In the business computing world, Dell unveiled three brand-new PCs aimed towards enterprise and government customers. The line includes a touchscreen all-in-one, an updated, slimmed-down version of its Latitude ultrabook, and a 10in tablet. All three devices are powered by Intel chips and are designed to offer maximum manageability, security, and durability, the company said. Follow the link for more details about the OptiPlex 9010, Latitude 6430u, and Latitude 10.
It's been a busy couple of days on mobile phone launch front. Hot on the heels of Motorola's latest addition to its Razr line-up, the Android ICS-running Razr i, HTC today announced two Windows Phone 8 devices, the 8X and 8S. Both handsets feature a reasonably impressive spec sheet given their position: the former is HTC's new flagship smartphone and features an 8-megapixel camera to compliment 4G LTE connectivity, NFC support, and a 4.3 Super LCD 2 display, while the more utilitarian 8S model sports a 5-megapixel primary snapper and a 4in WVGA display, along with a slightly disappointing 4GB onboard storage capacity. Both sport dual-core Snapdragon processors in the engine room and will be available in a variety of inventively named colours when they launch – pricing in the UK and Europe has yet to be confirmed, but arrival is provisionally set for November.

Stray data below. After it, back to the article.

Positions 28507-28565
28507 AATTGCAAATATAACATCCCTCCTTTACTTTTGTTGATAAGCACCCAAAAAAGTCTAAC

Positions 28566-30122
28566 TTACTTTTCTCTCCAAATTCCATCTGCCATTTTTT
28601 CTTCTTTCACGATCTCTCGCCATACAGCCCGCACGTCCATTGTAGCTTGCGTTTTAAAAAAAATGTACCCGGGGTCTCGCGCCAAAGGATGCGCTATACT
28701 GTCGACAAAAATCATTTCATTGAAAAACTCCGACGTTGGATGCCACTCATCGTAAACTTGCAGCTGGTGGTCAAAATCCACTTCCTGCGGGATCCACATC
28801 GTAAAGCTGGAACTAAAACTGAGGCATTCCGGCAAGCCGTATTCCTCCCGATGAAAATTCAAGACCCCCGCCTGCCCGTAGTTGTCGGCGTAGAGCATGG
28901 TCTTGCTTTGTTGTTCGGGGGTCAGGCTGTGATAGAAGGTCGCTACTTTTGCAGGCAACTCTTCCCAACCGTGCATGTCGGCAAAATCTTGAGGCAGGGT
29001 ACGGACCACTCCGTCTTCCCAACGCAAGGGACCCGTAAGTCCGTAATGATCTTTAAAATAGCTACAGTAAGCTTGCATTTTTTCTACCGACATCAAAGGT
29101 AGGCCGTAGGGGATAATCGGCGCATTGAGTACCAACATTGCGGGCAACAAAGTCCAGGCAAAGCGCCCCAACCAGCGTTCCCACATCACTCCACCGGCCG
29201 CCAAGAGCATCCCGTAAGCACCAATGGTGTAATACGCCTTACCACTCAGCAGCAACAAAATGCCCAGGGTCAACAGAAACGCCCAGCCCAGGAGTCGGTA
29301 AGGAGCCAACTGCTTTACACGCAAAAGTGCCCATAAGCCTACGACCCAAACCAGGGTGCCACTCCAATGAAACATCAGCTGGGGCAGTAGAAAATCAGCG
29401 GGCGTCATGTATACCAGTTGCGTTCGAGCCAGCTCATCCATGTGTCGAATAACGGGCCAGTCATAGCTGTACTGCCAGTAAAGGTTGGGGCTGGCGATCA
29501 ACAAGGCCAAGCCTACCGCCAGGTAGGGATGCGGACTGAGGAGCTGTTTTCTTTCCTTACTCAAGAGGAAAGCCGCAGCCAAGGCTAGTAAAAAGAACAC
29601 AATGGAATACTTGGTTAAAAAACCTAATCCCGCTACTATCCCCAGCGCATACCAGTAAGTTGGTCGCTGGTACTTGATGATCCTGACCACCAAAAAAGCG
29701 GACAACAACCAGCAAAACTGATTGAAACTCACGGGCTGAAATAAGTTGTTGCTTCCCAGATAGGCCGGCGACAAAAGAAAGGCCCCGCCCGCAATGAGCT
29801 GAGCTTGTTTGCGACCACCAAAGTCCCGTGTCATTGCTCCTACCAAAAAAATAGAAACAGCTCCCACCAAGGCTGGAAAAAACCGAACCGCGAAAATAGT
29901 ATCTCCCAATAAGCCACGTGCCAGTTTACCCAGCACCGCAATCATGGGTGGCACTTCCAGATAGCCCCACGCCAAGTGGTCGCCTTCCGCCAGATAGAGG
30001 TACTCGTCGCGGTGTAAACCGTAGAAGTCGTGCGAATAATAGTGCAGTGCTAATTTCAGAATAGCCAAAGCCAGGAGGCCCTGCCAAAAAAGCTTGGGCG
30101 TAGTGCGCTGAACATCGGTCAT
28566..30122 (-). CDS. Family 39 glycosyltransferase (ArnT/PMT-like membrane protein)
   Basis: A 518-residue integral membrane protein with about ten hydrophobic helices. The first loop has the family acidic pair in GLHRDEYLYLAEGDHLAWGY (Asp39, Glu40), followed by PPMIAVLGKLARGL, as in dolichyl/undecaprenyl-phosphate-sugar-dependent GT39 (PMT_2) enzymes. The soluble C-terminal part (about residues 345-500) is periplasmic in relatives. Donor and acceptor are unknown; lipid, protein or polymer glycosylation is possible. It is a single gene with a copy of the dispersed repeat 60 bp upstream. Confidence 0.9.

We've been hearing rumours about the iPad mini for months now, but with the iPhone 5 unveiling now officially behind us, talk about Apple's scaled-down iOS tablet is shifting into overdrive. New leaked photos from the Chinese site BoLoPad reached us today, with the images purporting to show a working 7.85in iPad mini. However, much if the attractiveness of Apple's new products depends on the success of its latest on-the-go operating, iOS 6. So what's changed with the latest mobile OS? That's the question on the minds of many mobile enthusiasts today and, thankfully, just the query tackled by analyst Jill Duffy to round out Wednesday's in-depth news.
Though we’re still waiting for official details about the ARM processor powering Apple’s newly announced iPhone 5, some initial speculation suggests the Cupertino-based company as followed Qualcomm’s lead and developed a custom core of its own. What would that mean for competitors like Intel and AMD? We explored the possible implications of an Apple-developed processor, which could potentially see Intel booted from Apple’s overall ecosystem.
Our regular Security Roundup also features on ITProPortal today, with news on the Internet Explorer security flaw, new malware discovered in the mould of the infamous Flame virus, and criticism of the Obama administration's security policy over the past four years. In the former story, IE users are now being advised to stop using the browser altogether until Microsoft releases a security update, with the Redmond, Washington-based firm no doubt sweating over the issue that emerged late last week. Follow the link for more on that and the other featured news.